The Pardu

The Pardu
Watchful eyes and ears feed the brain, thus nourishing the brain cells.

Sunday, February 8, 2015

Brian Williams "TO BE OR NOT TO BE."



“Sorry dude, I don’t remember you being on my aircraft. I do remember you walking up about an hour after we had landed to ask me what had happened."  Lance Reynolds, flight engineer on the Iraq War helicopter of Williams's "mistake."

I have no ax to grind with Brian Williams. In fact, as I consider the 5:30 CST network news text readers, Williams was one I could watch for longer than 10 minutes. He was (is) palatable. Yet, it seems there is a fathom Williams, who lives in a world wrought with machismo and love of heroic characters who recant stories of war survival. We fail to look-up to our real war heroes, yet we seek to adulate those who return from war with stories that make us feel good. Only rarely do we serenade the real heroes who give or gave their lives for the nation. We seem to levitate towards people who claim unseen victories or who claim (false) tallies of kills to appeal to the American affinity for life as if it were "reality" TV.

We need to seek no better example than the Chris. Kyle mythology that has engulfed the nation. Kyle's lies about shooting 33 Alleged looters in post-Katrina New Orleans, shooting carjackers in Dallas, Texas, and "decking" Jesse Ventura. According to a lengthy Snopes piece, Kyles's hero status after Iraq is over the top filled with unsubstantiated personal claims.

(Note:  Retired General Russell Honore`, retired Army General and commander of National Guard Force that patrolled New Orleans post Katrina has stated such the killing of 33 looters without his knowledge is impossible.)

War zone heroes for many Americans garner accolades almost to the point of the ridiculous. The dynamic is so pervasive we frequently find ;former military enlistees who lie about war zone inquiries and heroes who are later revealed liars. Apparently, the dynamic reaches beyond the military enlistee to some who seek accolades or seek perceptions of machismo related to short-term excursions into war zones.

Brain Williams is the irrefutable example. Imagine the level of self-perception requisite in telling David Letterman and others about being shot down in a helicopter in a war zone.


One memory professor indicated an initial reaction that seemed to support Williams's claim of a "memory mistake." The New School psychology professor William Hirst responds in a Think Progress phone interview that memory can distort perception of past reality.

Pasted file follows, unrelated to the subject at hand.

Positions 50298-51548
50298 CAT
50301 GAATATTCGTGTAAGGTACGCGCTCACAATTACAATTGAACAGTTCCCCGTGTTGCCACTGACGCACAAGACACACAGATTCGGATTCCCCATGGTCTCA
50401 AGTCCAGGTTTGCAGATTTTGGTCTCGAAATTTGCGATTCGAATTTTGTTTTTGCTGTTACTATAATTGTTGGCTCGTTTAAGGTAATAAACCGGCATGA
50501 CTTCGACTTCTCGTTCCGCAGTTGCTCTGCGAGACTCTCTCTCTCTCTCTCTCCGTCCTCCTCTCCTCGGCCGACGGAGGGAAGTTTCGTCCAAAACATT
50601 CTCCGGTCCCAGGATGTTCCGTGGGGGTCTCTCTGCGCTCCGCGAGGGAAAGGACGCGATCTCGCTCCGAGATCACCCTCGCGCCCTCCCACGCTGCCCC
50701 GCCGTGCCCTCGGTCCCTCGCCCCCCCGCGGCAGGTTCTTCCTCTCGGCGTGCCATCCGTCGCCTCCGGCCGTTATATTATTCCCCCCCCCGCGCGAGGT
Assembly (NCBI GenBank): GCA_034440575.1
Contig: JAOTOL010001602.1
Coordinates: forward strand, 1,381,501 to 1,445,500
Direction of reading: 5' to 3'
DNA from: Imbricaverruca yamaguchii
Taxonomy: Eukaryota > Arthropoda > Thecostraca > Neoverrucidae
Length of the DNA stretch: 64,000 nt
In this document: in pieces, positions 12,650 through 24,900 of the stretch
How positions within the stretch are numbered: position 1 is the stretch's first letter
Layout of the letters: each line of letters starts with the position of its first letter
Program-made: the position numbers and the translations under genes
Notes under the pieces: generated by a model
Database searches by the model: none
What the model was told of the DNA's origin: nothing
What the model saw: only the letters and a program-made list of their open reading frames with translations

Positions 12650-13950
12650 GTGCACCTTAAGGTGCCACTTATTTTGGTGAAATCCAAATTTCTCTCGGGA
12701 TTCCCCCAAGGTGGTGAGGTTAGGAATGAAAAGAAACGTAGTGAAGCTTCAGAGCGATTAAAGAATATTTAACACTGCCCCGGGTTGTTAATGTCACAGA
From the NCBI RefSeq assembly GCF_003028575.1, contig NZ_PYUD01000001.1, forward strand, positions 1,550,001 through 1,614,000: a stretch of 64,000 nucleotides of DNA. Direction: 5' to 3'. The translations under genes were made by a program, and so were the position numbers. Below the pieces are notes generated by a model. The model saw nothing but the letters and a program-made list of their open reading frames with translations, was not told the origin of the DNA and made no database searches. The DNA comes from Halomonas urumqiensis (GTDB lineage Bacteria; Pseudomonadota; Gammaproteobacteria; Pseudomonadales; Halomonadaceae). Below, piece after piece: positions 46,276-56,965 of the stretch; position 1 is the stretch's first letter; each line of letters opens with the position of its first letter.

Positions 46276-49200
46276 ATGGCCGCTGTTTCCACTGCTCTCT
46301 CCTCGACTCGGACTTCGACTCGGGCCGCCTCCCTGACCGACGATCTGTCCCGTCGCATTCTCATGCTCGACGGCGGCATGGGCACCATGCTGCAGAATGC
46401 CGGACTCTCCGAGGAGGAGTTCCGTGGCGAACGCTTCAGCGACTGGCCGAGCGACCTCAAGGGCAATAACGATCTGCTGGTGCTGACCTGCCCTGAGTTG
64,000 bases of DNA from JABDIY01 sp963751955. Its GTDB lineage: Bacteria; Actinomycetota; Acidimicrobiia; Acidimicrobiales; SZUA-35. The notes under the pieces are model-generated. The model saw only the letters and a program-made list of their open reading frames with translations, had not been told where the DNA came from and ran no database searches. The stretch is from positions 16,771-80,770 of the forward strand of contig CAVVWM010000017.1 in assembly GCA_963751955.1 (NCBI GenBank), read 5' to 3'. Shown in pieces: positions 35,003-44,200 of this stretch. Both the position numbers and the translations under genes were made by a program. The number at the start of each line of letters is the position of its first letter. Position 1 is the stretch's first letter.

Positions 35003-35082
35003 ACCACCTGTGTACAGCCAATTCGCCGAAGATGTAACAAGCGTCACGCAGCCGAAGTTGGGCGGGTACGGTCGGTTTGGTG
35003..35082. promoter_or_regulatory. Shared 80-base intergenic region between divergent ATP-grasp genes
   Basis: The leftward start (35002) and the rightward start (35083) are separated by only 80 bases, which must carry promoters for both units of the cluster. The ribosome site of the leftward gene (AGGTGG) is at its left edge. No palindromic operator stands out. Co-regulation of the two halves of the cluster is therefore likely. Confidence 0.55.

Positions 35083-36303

His initial reaction upon hearing Williams’ story was to “view it as one of those mishaps that is often typical to memory,” he said by phone.

“There’s a large amount of evidence [that shows] that we confuse things that we imagine — the thoughts that go through our heads — and in many cases we begin to think that they actually happened.”
I find it impossible to move beyond the "lie," even with consideration of the Think Progress piece with the Hirst's delineation of possibility regarding Williams's claim of a "mistake."

Mediaite offers a piece that more coincides with my perception of the Williams "lie." 

Mediaite


My Assessment of Brian Williams: How One Past Incident Forever Shapes My Point of View


When I wrote about why the “Voice of God” still matters five years ago, I went into some detail about what separates the really good anchors from the middle of the road anchors. One part is directly pertinent to this story…
In truth, no anchor truly has a complete mastery or command of the story in all details. But then that’s the whole point. That voice of God lulls you into thinking they do, or at the very least convinces you they have more than a superficial knowledge of the subject at hand. And those with that talent are self-aware of their limitations. They won’t put themselves in a position where they’re caught flat footed or out of their depth. If they don’t know something, they’ll admit as much up front, rather than allow the viewer to discover that on their own, thus destroying the connection between viewer and anchor. Better to admit your shortcomings and maintain the relationship as an honest broker than try to skate by and hope the viewer doesn’t catch on that you really don’t know much about what you’re talking about.